Definition of Fourth of July in English:

Fourth of July


  • (in the US) a national holiday celebrating the anniversary of the adoption of the Declaration of Independence in 1776.

    Also called Independence Day
    • ‘Well, that's one way of having a memorable Fourth of July and wedding ceremony.’
    • ‘Fireworks have always been a part of how we, as Americans, celebrate the Fourth of July.’
    • ‘It is a holiday comparable in importance to the American Fourth of July.’
    • ‘On the Fourth of July, Kris, Johnny, and I went to the Johnsons' house to set off fireworks.’
    • ‘Yesterday was the Fourth of July, one of the few days a year the government says we can all sleep in.’
    • ‘I refer to the Tuesday afternoon trip in advance of the big Fourth of July holiday weekend.’
    • ‘For one who was born and grew up in the small towns of the Midwest, there is a special kind of nostalgia about the Fourth of July.’
    • ‘His time in the military has given him a different perspective on the Fourth of July.’
    • ‘Hopefully, they'll give me something to celebrate with family over the Fourth of July weekend.’
    • ‘She came to a Fourth of July parade once - I saw her standing on the other side of the street.’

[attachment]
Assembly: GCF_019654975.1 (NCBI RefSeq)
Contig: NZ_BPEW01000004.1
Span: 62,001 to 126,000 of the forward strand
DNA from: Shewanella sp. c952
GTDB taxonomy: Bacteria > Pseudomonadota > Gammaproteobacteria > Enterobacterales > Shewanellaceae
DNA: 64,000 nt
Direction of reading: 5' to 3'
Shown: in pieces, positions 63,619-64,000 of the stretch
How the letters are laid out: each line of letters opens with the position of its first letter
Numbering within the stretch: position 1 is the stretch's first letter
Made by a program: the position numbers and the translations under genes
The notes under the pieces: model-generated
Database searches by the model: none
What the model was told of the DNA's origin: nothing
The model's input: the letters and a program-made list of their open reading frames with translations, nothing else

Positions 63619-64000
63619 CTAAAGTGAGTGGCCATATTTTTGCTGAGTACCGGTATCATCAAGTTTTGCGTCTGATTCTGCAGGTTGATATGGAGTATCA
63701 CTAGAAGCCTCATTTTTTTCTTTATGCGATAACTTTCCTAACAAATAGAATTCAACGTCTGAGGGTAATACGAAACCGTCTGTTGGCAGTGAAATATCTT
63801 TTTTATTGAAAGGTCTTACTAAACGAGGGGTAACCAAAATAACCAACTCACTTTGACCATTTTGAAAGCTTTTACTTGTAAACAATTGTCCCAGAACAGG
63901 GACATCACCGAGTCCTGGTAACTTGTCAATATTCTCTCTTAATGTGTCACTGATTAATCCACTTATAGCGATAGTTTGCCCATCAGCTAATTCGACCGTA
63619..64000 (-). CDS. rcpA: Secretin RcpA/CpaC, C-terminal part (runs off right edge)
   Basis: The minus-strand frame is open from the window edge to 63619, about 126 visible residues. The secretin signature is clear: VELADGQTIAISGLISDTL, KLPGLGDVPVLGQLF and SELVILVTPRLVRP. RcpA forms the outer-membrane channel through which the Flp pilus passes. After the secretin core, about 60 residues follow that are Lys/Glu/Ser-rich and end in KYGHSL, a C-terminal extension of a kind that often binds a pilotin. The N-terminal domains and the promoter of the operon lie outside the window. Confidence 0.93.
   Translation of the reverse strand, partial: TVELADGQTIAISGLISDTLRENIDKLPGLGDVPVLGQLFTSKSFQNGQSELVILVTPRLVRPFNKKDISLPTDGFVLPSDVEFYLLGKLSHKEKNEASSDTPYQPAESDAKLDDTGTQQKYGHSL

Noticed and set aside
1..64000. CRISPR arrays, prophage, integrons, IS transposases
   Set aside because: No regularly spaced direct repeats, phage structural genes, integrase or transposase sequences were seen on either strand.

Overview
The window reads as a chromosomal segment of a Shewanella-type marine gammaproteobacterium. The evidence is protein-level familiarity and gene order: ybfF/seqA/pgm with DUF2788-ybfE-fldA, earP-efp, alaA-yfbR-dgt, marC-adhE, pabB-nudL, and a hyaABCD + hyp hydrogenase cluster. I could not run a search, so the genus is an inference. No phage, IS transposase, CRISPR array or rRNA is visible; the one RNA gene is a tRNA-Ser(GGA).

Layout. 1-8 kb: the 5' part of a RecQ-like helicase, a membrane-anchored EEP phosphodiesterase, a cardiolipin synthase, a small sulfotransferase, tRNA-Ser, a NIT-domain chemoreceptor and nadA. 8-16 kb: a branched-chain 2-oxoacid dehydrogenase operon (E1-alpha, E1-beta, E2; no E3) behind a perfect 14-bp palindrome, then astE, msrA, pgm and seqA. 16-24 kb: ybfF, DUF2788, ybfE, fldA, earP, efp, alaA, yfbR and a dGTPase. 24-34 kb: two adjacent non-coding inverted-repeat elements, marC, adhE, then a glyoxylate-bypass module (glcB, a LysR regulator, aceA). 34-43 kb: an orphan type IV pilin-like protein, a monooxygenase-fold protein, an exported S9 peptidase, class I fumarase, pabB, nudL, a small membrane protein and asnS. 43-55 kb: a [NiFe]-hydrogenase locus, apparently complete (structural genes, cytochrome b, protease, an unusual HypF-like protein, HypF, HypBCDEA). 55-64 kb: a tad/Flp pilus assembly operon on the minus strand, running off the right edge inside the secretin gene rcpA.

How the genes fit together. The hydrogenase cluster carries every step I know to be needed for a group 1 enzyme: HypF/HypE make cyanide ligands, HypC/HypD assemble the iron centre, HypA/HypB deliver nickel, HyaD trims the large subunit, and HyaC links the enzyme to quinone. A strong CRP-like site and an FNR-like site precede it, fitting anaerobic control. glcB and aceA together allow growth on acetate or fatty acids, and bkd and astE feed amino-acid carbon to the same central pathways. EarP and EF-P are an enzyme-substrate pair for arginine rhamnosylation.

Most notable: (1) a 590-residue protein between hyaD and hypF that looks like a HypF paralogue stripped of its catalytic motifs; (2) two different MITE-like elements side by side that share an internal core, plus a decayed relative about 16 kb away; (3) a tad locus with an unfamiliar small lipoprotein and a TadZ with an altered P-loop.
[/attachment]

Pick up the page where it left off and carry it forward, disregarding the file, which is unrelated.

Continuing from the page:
• ‘The Fourth of July is a day for family fun.’
    • ‘It's fun being able to race like that and being part of a historical moment, especially on the Fourth of July weekend.’
    • ‘It's as inevitable as fireworks on the Fourth of July or loud music at a rock concert.’
    • ‘For the Fourth of July, she baked red, white and blue cupcakes and bread for his preschool class.’
    • ‘I have a favorite photo that I took at last year's Fourth of July parade in our neighborhood.’
    • ‘The Fourth of July was the time to commemorate the forefathers and foremothers who started it all.’
    • ‘The Fourth of July is celebrated in a very special way in Philadelphia, which was the original capital of the new nation.’
    • ‘Also, they were common because the Fourth of July was peak beach time for families.’
    • ‘She claimed to have done it on the Fourth of July, which, though technically possible, is a little bit of a stretch.’
    • ‘By the 1870s, the Fourth of July was the most important secular holiday on the calendar.’


Fourth of July